A year from now, a president-elect will have already frantically launched his or her transition team for the 77-day transition period. But before then, the die will have already been cast on his or her management approach, which, according to presidential scholar John Burke, can determine the success of his or her first year as president.
There will be at least four forces that will contribute to framing that management approach:
The President-Elect. The candidates will start to put into place their transition teams by spring or summer of 2008, after each party has winnowed down their respective fields. Traditionally, these efforts have been very low profile because none of the candidates will want to give the impression to the public that they are so confident in winning that they are planning to launch a transition team before the election results are known. However, history also tells us that any winning candidate who has not started at least six months before the election will be woefully behind come the day after Election Day. Dr. Burke’s book on the transition process concludes that the best-run transition effort was conducted by Ronald Reagan.
The composition of the transition team, both in its planning stages as well as its implementation, will strongly influence the first six months of the new president’s term of office. Also influencing the management agenda will be the new president’s campaign promises as well as the potential appointees who will be jockeying for position.
The Bureaucracy. The Presidential Transition Act gives the General Services Administration a prominent role in the transition. It provides temporary office space and equipment to the transition team, but GSA and the National Archives are also given joint responsibility for pulling together information on how the government works to provide to the incoming president-elect’s team. In 2000, for example, they created a website with agency-by-agency information. The Act also authorizes funding to provide training to new political appointees, such as how to work effectively with Congress, the media, and career executives.
The agencies traditionally prepare back-up books for the incoming administration. The outgoing administration can also make the transition easier by having agencies update their strategic plans, etc. in advance. It can also selectively recommend funding to be set aside for the incoming president’s team so it has the flexibility to move quickly. For example, the Office of Management and Budget’s budgeting system is antiquated and funding would be needed to begin an upgrade. If the request for funding is left to the new president, that funding would not be available for at least a year after taking office, with implementation occurring far later than that.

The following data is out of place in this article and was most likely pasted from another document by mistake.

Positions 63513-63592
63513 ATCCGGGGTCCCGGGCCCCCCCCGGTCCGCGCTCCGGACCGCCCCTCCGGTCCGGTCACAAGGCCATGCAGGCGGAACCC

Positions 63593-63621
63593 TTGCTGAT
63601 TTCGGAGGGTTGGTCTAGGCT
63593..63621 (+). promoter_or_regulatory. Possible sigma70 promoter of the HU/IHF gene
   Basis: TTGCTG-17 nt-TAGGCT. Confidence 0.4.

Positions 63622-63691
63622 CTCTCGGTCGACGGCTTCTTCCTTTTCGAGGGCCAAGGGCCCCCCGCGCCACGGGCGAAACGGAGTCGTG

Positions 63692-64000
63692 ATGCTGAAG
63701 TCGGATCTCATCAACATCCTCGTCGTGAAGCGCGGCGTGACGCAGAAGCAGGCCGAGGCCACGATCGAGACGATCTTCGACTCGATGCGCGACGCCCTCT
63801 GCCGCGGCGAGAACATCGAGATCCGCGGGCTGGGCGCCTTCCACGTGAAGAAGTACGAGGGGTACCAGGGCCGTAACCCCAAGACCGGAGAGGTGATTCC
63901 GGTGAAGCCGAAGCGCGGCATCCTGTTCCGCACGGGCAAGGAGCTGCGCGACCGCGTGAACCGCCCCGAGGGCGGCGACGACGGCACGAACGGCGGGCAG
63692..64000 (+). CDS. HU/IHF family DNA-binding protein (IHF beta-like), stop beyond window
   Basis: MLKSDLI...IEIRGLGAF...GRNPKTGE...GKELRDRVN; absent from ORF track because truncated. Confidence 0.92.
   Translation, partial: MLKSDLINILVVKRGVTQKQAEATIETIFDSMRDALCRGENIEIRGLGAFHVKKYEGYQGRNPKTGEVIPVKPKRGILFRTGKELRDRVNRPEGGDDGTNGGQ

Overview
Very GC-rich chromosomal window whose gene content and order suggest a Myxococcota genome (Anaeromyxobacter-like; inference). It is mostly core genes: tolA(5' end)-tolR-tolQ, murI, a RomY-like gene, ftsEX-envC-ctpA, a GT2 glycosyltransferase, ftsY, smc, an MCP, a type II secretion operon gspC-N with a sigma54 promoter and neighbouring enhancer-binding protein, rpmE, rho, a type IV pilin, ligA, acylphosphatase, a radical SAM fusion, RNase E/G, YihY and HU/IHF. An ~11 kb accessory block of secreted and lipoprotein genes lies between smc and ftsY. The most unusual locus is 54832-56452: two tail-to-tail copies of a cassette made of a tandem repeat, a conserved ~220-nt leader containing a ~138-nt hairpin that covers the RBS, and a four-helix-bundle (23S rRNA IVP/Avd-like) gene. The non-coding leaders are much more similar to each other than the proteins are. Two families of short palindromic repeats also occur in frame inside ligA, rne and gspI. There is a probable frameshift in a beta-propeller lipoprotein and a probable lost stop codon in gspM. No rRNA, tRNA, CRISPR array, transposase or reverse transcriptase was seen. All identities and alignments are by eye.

The Congress. The Congress has a strong influence on the success of the new president’s management efforts. Will it update and fund the provisions under the Presidential Transition Act? Will it provide some discretionary funding for updating White House internal operations? Will it streamline its requirements for the confirmation of new political appointees? Will it adopt new laws that will be left for the new president implement?
External Think Tanks. The Washington think tank world predominantly focuses on policy issues. However, a sub-set of “good government” groups (including the IBM Center) often provide insights for the incoming administration on management issues.
Past efforts have helped new administrations get a jump-start on management issues, as well. For example, in 2000, the Council for Excellence in Government sponsored forums on electronic government that helped the incoming Administration frame its e-government initiatives. In 2008, similar efforts may be launched around improvements to acquisition systems and human capital, as well as technology. In addition, the good government groups will likely offer guidance and training materials on management issues as well as assisting new appointees understand the context of working effectively in Washington. For example, the Council plans to update its “Prune Book” describing the context and needed qualifications for the 40-50 most difficult jobs in the government. In another example, Brookings Institution in 2000 published a book, “The White House Staff,” by Brad Patterson that examines in detail the functions of each of the offices in the White House. He is planning an update in 2008.
What other things do you think should be added to a check list of things the candidates’ transition teams should be watching for in the coming year?